Every new technology that improves our lives also has the potential for unintended consequences. These issues can pose very real and growing ethical problems for all of us. For example, automated facial recognition can make life easier and safer for us – but also poses huge issues with regard to privacy, ownership of data and even identity theft.
How do we develop strategies that maximise the benefits and minimise the harms? Stephanie will draw on her experience as a technologist, political risk analyst and historian to discuss the ideas in her new book, ‘Technology Is Not Neutral – A Short Guide to Technology Ethics’, to offer a practical approach to technology ethics to inspire anyone creating, using or investing in technology.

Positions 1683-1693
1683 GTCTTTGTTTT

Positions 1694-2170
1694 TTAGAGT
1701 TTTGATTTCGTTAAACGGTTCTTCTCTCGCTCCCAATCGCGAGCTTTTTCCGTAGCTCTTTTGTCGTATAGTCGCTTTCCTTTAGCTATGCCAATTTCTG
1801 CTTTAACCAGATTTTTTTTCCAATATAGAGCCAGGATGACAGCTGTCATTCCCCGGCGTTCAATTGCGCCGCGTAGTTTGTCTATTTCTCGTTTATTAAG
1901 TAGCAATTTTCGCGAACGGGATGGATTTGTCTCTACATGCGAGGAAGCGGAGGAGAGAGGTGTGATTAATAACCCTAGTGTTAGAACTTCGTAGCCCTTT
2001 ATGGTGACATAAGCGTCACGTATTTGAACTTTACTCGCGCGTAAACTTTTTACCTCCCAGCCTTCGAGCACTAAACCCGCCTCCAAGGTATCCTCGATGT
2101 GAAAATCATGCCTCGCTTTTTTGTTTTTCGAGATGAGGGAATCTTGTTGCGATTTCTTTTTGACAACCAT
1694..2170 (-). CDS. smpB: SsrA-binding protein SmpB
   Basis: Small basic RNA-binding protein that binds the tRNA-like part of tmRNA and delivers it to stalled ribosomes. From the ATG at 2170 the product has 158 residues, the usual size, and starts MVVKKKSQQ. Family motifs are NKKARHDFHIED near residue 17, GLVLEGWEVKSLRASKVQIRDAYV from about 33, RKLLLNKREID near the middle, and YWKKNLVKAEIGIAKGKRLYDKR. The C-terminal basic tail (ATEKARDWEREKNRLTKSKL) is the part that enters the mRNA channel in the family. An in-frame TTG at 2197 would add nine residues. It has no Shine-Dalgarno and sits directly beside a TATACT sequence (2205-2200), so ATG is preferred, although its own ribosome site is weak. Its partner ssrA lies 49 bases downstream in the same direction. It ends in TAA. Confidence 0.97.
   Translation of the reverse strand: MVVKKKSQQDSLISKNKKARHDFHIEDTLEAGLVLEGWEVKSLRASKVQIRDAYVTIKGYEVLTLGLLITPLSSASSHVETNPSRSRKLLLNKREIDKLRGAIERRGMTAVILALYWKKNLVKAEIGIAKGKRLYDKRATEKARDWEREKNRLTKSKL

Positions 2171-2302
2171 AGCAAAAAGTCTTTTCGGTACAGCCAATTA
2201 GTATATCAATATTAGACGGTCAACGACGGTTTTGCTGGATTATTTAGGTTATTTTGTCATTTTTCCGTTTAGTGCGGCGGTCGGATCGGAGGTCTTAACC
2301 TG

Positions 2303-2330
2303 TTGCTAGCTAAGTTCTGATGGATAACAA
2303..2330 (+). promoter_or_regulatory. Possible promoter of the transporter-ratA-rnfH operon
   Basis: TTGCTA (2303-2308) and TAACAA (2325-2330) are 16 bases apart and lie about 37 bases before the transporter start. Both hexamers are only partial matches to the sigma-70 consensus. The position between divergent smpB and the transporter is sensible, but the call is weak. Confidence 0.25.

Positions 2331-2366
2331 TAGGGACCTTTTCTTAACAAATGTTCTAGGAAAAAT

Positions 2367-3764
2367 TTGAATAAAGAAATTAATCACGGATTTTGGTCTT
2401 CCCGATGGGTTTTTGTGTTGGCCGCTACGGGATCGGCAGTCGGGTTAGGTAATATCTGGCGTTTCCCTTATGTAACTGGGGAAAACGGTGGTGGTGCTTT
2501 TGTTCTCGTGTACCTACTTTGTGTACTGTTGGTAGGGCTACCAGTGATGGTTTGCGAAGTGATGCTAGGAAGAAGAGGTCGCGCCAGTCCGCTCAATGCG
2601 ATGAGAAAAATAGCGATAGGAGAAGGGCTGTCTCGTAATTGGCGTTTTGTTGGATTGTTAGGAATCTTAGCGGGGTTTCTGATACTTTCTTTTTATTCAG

Author & Broadcaster, HareBrain
Stephanie is a researcher, broadcaster and author focused on technology, politics and history. Selected for the BBC Expert Women programme and the Foreign Policy Interrupted fellowship, she contributes frequently to radio and television and has published in the Financial Times, The Washington Post, the Guardian/Observer, the Harvard Business Review, and WIRED.
Previously she has worked at Accenture, Palantir, and Oxford Analytica and also held the Alistair Horne Visiting Fellowship at St Antony’s College, Oxford. She earned a PhD and MSc from the LSE and a BA from the University of Illinois at Urbana-Champaign, including a year at the Université de la Sorbonne (Paris IV).